ECONOMIC WEEK AHEAD: Why analysts are divided on recession
The attention this week will be on Tuesday’s release of second-quarter GDP figures, which will indicate whether SA has tipped into a recession.
Following a dismal performance in the first quarter, when GDP shrank 2.2%, SA is still at risk of its first recession since the global financial crisis, after the 2017 figures were revised upwards.
A recession is defined as two successive quarters of negative quarter-on-quarter GDP growth and points to a prolonged slowdown in economic activity, which stunts job creation and dampens investment. News of a recession is likely to shock the credit ratings agencies, which have given SA a reprieve so far in 2018. Second-quarter figures released so far by Stats SA have increased concern about the state of the economy. They include a weak performance in the retail sector. Manufacturing production remained flat in the second quarter, while mining production showed marginal growth.
However, analysts are at odds over whether SA will be plunged into a recession or narrowly escape this fate.
"A weak performance from key sectors has still dealt a blow to hopes that President [Cyril] Ramaphosa would boost growth. It’s possible that SA entered a recession last quarter," said Capital Economics economist John Ashbourne.
If there is growth, it is expected to be relatively flat and below 1%.
"It will be very close and the gist of the matter is that the economy is stagnant," said First National Bank (FNB) senior economic analyst Jason Muscat.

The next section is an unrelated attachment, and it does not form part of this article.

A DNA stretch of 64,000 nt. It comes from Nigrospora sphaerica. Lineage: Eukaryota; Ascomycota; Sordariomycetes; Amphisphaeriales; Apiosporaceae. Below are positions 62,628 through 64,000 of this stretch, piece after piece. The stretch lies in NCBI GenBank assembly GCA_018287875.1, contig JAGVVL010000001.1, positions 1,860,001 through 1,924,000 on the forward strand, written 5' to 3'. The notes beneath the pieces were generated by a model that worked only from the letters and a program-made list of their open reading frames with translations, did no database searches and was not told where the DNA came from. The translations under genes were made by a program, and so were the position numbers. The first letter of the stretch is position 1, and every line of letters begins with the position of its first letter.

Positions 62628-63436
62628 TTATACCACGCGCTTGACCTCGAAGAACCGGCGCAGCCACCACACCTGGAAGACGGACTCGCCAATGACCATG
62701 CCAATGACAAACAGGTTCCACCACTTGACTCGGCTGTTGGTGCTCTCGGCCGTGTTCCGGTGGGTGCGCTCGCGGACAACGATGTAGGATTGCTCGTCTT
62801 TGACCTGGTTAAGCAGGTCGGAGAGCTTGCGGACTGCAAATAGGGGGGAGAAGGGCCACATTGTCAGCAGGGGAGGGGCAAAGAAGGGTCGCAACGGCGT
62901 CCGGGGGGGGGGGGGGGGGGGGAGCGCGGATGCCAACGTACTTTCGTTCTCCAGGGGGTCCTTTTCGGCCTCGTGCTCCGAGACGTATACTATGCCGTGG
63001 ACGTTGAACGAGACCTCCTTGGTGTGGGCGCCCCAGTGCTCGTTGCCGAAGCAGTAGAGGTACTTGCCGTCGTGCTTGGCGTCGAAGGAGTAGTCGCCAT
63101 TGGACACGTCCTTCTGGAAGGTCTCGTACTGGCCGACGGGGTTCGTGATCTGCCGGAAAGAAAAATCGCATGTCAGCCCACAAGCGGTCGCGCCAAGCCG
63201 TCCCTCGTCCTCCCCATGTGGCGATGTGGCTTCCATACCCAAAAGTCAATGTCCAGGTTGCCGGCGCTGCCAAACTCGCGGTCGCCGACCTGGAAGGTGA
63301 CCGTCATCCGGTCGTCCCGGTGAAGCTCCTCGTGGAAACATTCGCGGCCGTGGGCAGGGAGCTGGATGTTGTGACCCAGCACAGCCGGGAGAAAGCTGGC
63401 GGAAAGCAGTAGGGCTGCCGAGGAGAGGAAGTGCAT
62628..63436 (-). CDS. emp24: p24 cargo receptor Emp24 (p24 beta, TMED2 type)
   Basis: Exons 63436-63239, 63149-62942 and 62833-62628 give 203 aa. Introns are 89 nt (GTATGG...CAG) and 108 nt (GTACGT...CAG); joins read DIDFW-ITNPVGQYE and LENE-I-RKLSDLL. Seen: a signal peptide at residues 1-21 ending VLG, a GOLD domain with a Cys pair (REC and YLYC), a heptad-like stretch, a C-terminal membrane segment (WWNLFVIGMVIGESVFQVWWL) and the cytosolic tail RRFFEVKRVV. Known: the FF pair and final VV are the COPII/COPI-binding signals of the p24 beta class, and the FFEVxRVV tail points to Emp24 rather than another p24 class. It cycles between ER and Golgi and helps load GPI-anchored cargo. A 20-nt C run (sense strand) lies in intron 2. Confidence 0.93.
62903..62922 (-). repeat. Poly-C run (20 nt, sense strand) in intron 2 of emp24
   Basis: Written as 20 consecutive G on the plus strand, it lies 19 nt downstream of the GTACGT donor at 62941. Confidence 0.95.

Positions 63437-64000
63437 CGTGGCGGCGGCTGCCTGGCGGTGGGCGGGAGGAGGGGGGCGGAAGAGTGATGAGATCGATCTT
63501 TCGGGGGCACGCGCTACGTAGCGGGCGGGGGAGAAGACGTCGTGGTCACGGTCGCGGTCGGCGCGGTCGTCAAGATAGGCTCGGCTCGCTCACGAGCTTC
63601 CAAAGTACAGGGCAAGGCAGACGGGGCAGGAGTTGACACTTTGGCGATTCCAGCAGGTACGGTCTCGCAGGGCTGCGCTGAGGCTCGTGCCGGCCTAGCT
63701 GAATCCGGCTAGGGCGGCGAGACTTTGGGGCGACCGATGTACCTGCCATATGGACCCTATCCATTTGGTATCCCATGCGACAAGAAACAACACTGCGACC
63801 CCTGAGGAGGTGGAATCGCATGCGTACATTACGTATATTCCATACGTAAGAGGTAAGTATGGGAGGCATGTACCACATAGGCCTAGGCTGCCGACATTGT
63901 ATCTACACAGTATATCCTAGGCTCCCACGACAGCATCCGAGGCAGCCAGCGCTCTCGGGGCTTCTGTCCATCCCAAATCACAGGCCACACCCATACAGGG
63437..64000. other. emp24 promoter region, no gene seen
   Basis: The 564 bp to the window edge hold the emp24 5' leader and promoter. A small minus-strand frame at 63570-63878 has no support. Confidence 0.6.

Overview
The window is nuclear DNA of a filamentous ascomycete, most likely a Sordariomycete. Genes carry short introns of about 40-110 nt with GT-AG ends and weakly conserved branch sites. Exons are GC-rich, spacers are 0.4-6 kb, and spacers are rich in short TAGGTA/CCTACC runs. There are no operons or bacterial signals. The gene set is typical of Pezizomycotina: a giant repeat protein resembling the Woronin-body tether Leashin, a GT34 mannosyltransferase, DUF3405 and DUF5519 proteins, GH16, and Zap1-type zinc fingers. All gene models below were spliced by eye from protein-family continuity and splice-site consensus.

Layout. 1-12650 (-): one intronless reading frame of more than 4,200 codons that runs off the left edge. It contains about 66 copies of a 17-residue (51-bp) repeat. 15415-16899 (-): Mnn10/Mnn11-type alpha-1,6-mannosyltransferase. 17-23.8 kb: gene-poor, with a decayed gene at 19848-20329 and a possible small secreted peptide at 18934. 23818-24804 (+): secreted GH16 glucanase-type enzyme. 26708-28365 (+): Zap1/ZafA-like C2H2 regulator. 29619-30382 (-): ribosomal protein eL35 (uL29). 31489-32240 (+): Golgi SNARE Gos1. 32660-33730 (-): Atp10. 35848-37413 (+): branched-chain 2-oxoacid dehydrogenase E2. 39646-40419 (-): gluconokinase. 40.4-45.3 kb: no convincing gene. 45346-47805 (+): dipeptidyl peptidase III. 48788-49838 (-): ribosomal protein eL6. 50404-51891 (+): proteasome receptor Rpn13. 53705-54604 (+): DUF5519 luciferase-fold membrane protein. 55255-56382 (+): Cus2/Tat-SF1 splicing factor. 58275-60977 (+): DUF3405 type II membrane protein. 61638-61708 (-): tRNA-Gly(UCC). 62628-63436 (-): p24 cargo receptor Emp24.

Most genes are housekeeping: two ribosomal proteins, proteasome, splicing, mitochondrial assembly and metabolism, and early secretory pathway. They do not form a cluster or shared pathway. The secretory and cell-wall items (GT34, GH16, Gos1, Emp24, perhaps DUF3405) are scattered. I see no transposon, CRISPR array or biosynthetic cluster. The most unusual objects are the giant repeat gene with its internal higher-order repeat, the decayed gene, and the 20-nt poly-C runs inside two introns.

FNB predicts SA will avert a technical recession and the economy will expand 0.5%.
Absa forecasts growth of 0.8%. Services, which account for the bulk of output, should continue to expand modestly, although weak retail sales raise some concern about the trade sector, said Absa.
"Even if SA avoids a technical recession, there is little to be happy about in terms of the economy’s current growth momentum," it said.
On Monday Absa will release the purchasing managers’ index for August, which gauges activity in the manufacturing sector. A score above 50 indicates an expanding sector. The index is usually a good indicator of manufacturing production figures two months later.
FNB chief economist Mamello Matikinca predicts a move back below the 50 neutral level, given the weak domestic environment.
Monday will also bring the release of vehicle sales figures for August. They have been weak so far in 2018.
"The sector continues to be hamstrung by weak business confidence and investment, which has seen the commercial vehicle segment -1.7% weaker year to date," said Matikinca.
Correction: September 3 2018
An earlier version of this article said July vehicle sales figures will be released on Monday.